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Andrew Alden

A Fracking Alternative

By April 23, 2012

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Hydraulic fracturing is a fast and popular method of opening up tight rocks to let out the oil and gas inside them. The method is simple in concept, and the technology is mature, having been in use for more than 60 years. But fracking is getting a bad name because of incidents, both serious accidents and misattributed or overblown cases, that have roused public fear and opposition. You have the inflammatory documentary "Gasland," and on the other side you have diligent reporters pointing out errors in the popular coverage, countering commenters like British geoscientist James Verdon, writer of the Frackland blog, and the upcoming "Fracknation" documentary pointing out the long history of natural gas springs. No matter where things will shake out, this mature technology will be controversial for a long time to come.

Aren't there other ways to accomplish the things fracking is used for?

I've learned of one technology that opens up tight rock not by forcing open cracks, but by digging out slices of rock and leaving open voids around a well. The provider, Falconridge Oil Canada, calls it Terra Slicing. Naturally I'm not expert enough to recommend it over another technique, just pointing out that other ways exist. I know readers would welcome hearing about more; just post a comment pointing us to them.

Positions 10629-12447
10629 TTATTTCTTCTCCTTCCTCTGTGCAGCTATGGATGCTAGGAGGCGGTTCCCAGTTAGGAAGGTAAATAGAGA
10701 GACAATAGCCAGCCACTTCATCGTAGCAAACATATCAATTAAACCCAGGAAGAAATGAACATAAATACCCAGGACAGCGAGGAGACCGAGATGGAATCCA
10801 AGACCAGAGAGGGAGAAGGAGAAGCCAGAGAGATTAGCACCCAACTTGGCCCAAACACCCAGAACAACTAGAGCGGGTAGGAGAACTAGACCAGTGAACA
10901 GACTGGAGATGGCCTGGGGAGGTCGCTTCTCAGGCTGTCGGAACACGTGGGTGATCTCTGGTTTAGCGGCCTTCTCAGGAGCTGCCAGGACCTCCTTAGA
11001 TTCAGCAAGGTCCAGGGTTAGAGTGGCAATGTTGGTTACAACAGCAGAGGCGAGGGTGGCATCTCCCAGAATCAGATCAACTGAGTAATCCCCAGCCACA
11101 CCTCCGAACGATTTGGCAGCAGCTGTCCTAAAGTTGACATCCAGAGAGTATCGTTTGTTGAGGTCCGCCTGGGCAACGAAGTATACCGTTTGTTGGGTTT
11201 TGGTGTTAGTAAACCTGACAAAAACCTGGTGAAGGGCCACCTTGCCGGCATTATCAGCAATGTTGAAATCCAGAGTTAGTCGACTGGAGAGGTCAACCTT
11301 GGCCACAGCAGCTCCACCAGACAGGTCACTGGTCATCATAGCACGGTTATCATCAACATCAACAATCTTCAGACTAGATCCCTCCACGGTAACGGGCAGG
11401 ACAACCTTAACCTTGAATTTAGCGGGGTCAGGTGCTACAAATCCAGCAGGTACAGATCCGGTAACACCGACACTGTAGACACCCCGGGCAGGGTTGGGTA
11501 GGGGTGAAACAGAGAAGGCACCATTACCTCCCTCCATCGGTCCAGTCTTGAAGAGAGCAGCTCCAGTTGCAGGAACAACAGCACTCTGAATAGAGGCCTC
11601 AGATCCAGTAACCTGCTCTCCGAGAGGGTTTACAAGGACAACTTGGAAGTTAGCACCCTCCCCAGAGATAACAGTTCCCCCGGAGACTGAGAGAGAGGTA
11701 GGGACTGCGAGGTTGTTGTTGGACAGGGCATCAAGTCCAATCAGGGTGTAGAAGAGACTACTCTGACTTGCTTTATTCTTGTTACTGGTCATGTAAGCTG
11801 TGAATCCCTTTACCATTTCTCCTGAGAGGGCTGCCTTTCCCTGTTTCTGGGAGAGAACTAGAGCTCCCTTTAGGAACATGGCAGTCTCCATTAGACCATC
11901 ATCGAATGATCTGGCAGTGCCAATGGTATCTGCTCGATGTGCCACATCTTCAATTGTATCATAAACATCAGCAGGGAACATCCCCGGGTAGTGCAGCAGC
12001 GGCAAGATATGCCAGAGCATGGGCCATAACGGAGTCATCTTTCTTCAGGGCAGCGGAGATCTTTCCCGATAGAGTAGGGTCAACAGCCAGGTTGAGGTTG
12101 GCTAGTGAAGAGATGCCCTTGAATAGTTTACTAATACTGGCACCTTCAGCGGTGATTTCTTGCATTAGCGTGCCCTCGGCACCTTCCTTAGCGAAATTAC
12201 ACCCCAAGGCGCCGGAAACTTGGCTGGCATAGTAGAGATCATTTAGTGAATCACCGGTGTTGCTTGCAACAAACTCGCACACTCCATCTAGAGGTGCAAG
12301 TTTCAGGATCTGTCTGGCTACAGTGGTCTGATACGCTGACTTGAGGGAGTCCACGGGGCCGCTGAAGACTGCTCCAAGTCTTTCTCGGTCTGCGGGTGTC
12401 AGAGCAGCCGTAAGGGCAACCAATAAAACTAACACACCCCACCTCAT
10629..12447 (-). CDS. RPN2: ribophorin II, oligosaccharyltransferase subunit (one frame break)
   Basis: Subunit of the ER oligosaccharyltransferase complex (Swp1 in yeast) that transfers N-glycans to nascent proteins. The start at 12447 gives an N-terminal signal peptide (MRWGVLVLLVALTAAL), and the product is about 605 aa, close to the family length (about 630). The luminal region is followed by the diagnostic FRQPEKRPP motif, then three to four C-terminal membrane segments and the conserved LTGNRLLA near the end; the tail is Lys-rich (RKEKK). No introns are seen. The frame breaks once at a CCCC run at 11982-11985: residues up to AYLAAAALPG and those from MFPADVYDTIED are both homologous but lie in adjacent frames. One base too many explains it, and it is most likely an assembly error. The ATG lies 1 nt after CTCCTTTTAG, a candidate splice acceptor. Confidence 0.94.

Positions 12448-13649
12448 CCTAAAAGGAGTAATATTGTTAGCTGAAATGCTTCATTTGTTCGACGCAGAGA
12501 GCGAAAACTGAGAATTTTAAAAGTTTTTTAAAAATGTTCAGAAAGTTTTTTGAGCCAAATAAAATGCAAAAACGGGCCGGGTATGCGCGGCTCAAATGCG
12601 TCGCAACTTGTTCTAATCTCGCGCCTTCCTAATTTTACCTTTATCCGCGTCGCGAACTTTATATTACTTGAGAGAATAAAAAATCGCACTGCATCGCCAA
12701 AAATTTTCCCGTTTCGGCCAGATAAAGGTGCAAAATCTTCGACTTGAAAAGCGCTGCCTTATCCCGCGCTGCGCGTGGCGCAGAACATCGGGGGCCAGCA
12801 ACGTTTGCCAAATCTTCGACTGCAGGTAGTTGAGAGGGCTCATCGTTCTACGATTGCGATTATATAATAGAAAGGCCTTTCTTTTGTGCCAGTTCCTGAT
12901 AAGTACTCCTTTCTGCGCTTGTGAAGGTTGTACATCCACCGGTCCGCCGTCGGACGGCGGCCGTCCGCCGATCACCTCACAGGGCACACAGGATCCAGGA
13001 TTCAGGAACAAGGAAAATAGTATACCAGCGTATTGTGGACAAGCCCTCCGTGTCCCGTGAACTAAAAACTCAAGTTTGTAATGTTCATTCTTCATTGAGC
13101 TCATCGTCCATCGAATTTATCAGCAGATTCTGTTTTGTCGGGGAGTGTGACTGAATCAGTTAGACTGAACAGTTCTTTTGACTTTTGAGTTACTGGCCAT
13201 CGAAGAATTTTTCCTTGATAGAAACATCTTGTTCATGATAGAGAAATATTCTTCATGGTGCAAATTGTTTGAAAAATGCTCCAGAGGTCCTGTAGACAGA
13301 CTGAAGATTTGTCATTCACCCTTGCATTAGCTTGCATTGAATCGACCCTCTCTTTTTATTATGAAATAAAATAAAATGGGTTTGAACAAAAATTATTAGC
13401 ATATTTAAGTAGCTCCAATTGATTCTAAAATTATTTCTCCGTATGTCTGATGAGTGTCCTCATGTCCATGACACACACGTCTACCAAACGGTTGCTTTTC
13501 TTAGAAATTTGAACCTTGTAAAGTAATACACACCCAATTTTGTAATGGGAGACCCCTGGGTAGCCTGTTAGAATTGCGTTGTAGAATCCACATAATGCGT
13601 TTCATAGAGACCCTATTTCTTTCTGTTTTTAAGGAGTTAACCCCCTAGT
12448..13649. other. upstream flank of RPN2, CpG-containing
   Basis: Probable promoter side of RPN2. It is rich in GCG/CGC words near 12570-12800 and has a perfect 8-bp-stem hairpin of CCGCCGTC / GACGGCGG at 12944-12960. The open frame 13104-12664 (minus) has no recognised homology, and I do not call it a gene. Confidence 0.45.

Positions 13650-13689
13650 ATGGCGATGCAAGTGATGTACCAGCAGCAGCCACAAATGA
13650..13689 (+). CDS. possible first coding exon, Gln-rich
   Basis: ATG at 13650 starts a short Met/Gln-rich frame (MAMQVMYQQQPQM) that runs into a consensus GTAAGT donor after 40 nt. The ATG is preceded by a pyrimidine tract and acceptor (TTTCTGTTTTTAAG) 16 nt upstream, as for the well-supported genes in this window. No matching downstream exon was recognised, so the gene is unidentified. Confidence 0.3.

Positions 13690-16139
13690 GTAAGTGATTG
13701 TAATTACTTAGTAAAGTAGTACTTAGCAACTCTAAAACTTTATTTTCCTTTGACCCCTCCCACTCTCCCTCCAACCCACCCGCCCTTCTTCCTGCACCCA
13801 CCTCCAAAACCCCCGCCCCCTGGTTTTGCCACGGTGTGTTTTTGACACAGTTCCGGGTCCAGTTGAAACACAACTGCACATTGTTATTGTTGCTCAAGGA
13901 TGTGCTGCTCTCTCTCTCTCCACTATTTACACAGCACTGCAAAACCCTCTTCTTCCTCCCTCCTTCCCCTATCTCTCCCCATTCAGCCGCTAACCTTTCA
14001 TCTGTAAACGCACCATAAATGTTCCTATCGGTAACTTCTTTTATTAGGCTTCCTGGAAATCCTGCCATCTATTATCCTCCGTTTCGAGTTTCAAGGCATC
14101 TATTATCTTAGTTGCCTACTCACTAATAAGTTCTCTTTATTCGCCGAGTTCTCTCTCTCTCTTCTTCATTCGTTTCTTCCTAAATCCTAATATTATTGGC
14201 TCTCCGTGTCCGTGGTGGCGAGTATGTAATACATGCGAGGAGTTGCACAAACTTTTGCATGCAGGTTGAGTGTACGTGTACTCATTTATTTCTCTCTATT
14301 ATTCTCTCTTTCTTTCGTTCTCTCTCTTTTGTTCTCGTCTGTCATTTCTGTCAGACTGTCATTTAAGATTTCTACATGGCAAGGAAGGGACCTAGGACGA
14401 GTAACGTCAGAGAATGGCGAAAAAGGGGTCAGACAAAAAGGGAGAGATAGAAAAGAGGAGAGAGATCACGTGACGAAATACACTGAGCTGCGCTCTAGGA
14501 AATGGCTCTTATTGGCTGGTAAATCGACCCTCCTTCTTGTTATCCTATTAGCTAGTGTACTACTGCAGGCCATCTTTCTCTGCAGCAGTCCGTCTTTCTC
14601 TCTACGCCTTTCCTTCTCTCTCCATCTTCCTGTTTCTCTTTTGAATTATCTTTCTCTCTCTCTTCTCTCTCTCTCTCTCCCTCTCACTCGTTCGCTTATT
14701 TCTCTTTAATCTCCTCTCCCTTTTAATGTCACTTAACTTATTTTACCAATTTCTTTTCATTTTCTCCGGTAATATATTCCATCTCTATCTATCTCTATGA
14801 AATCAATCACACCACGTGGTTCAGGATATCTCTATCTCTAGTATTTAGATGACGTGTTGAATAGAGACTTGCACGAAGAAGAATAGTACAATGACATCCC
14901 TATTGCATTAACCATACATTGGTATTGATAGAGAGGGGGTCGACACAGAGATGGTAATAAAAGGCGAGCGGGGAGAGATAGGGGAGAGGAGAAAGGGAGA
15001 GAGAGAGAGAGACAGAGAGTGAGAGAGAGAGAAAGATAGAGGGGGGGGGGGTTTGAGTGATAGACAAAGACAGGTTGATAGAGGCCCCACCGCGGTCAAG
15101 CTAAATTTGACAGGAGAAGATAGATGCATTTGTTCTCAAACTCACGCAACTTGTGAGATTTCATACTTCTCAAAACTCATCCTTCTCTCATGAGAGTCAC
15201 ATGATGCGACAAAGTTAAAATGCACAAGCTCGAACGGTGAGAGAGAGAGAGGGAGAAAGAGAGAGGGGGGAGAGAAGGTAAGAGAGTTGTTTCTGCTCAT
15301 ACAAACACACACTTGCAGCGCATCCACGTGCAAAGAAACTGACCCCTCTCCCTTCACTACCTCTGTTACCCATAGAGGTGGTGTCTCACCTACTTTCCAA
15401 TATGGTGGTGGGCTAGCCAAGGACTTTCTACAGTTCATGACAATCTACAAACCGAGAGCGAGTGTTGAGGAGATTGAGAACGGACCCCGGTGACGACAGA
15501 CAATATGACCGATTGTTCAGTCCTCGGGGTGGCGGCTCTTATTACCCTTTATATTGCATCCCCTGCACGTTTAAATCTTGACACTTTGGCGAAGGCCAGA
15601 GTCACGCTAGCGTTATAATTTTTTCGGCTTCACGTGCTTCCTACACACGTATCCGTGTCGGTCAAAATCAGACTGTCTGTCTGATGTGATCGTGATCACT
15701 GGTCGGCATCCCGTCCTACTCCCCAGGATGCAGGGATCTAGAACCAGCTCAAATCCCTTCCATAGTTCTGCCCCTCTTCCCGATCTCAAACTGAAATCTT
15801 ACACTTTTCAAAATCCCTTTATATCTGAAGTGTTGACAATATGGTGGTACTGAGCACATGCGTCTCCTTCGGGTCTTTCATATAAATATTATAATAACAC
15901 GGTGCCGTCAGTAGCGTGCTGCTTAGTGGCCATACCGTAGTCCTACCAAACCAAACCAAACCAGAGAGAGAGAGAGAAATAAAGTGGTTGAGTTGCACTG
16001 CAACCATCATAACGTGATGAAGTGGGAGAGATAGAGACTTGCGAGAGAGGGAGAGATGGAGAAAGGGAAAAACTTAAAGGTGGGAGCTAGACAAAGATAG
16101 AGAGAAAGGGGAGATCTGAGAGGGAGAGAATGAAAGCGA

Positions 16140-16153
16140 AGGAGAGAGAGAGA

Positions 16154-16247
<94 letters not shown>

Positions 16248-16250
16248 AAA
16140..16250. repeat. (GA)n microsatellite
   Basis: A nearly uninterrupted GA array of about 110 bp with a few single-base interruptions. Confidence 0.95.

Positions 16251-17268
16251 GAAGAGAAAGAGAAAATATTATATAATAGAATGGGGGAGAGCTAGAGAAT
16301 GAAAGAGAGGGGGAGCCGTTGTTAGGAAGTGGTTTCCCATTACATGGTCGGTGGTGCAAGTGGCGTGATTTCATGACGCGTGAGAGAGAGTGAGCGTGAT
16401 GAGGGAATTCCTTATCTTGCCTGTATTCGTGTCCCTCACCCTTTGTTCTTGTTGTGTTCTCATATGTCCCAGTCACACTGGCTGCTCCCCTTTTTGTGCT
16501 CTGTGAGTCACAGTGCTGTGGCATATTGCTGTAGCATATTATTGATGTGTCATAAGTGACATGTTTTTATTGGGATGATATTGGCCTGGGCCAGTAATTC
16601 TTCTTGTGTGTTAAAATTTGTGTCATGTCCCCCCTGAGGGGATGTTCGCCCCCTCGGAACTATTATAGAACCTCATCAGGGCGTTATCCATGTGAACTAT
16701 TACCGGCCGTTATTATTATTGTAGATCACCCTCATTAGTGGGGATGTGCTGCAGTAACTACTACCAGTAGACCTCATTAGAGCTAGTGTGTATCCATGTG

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April 26, 2012 at 10:00 pm
(1) David Phillips says:

Wonder how that works, when the shale is 3,000 to 4,000 feet deep.
That is a lot of rock to slice.

August 25, 2012 at 11:04 pm
(2) Chris says:

Ill let you know how it works in a few weeks..

January 31, 2013 at 12:58 pm
(3) Al Morra says:

The process can be viewed in its entirety on our website. The ability of our technology is quite amazing as we are not limited vertically in how much formation we remove and we can penetrate up to 8-10 feet in both directions opening up a cavity up to 3 inches wide. Typically 300-600% increase on oil wells and up to 1500% on gas wells.

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